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Failures and rescues in the non-league


The last week in the non-league has seen one likely failure, two rescues, one club on the brink and one set of fans disappointed.   This tally does not include our earlier story on Farnborough with the club avoiding a winding-up order at the last minute.   The recession has hit non-league clubs hard as they are often reliant on the owners of smaller businesses.   Cash is king at this level and cash flow at many clubs was hit by the bad winter weather.

The likely failure is at Merthyr Tydfil which looks set to fail at the end of the season.  The 'Martyrs to the Cause' supporters group had asked fans to stump up £100 each to help bring the club out of administration.   Debts amount to £600,000 and now the supporters' group have conceded that they have not raised enough to offer a Company Voluntary Arrangement to the club's creditors.   However, a bid has been made for control of the club's Penydarren Park home to ensure a ground for a re-formed club.   The objective is to get a lease in the ground so that when the club is liquidated a new club could play there in a different league under a different name.

Rothwell Town have one of the most unusual nicknames in football, the 'Bones'.   It's a reference to the huge collection of human remains in the crypt of the town's church.   Somehow or other the Zamaretto Midlands outfit have run up debts of around £250,000.   However, a mystery consortium has come forward and it looks as if the club are going to make it through to the end of the season.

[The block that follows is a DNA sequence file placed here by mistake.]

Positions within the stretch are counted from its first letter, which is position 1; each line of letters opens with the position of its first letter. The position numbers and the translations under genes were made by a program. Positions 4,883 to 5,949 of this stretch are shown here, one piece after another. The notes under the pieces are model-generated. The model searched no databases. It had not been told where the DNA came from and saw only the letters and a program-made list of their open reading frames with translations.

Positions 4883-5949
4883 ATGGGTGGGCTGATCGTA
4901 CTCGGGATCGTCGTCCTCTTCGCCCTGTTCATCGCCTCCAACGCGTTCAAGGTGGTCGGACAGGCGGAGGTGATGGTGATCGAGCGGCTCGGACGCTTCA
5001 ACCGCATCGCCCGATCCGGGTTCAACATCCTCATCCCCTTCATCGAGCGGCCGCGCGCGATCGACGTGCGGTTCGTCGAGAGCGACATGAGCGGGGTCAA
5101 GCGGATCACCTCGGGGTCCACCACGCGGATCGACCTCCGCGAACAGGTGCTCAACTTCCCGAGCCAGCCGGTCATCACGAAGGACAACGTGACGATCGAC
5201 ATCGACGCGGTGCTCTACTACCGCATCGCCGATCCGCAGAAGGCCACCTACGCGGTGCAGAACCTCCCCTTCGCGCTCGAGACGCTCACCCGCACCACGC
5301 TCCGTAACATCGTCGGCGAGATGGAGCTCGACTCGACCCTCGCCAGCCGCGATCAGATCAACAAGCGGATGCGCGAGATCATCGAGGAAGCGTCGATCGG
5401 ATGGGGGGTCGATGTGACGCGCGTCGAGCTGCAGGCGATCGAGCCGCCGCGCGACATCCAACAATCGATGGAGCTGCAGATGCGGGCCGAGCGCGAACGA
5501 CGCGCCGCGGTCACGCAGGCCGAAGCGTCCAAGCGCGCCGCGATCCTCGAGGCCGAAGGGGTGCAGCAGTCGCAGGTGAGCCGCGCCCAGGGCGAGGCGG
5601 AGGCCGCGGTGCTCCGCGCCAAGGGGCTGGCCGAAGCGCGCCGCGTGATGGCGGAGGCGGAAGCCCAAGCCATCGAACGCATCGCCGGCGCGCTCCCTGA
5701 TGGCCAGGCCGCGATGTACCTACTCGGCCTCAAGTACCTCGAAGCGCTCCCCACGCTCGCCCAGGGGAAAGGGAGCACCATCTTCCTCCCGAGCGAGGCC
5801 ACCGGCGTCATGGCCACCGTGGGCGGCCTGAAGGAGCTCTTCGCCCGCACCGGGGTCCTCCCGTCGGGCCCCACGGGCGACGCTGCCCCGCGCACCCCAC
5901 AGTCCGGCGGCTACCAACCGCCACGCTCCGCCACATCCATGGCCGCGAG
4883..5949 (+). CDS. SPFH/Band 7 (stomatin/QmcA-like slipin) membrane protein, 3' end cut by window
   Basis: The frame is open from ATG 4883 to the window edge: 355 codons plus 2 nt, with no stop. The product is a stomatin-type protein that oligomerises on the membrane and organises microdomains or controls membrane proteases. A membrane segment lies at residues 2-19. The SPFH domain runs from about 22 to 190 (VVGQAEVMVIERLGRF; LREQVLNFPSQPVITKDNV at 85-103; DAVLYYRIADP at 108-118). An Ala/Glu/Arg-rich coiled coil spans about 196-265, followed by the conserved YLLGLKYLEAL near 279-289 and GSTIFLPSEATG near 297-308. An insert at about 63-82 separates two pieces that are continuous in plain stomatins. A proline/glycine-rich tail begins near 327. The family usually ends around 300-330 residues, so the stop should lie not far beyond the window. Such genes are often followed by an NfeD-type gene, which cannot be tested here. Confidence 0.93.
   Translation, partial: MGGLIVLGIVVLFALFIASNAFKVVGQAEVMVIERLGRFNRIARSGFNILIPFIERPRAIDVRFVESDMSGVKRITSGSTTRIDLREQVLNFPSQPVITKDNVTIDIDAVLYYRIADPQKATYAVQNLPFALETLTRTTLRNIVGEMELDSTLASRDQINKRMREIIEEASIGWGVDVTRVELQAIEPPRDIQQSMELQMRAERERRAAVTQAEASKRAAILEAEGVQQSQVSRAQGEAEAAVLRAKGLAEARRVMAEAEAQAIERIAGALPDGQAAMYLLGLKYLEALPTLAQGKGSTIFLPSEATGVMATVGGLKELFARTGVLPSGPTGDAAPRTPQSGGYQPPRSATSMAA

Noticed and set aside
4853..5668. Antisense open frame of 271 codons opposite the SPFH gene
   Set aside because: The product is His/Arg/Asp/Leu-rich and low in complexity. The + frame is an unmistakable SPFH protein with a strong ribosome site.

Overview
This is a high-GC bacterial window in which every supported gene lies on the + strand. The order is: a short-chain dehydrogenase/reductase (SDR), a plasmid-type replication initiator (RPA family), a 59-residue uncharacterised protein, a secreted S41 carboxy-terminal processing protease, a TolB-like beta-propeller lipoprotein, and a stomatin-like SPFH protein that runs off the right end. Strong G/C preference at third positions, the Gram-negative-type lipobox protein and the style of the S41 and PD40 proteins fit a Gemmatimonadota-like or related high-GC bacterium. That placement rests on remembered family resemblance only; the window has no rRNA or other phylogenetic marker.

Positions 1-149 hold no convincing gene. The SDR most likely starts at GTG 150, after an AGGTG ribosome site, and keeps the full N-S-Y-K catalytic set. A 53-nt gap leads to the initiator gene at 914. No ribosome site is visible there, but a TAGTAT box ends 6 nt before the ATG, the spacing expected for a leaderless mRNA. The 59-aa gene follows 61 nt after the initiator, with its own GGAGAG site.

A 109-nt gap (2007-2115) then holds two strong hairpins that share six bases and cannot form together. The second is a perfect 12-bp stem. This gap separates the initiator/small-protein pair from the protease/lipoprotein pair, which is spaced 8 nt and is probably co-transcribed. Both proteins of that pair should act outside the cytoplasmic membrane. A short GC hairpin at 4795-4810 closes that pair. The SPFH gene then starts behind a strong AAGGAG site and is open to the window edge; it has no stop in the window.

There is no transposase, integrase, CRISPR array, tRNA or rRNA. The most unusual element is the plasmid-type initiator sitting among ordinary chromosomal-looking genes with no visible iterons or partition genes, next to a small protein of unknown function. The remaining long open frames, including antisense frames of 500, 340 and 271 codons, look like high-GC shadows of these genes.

Weymouth have once again been saved from extinction.   The Blue Square South club, who owed well over £900,000, would have been liquidated on Friday if their creditors had not approved a 9p in the £ offer.   As is required, the Company Voluntary Arrangement was approved by over three-quarters of those owed money.    Weymouth are currently without a manager after Jerry Gill quit when his playing budget was slashed from £2,500 to just £800 a week.    The Weymouth saga is a long and complex one, but essentially it is a story of gambling on excessive ambitions through overspending.   It is likely that the club will now have to re-group next season in the Zamaretto South and West league.

Forest Green Rovers may one again escape relegation from the Blue Square Premiership and for now they have escaped a winding-up order.  However, what they have is a breathing space and they have launched a 'Keep the Green Alive' campaign.    They have struck a deal with the taxman over a £45,000 debt which requires 40 per cent to be paid by April 7th.

Cambridge United fans will not be buying back the Abbey Field stadium for the Blue Square Premier club. Supporters' group Cambridge Fans United were hoping to raise the £3.7m necessary to take advantage of a contractual clause allowing the U's to buy back the ground from owners Bideawhile before contracts selling it go through.  They had pledges of around £1.2m from people wanting to be shareholders in a Community Interest Company, but could not raise the £350,000 non-refundable deposit that was required by last Wednesday.   CFU think that they could have found the money if they had been allowed another couple of days, but the landlords were not prepared to extend the deadline.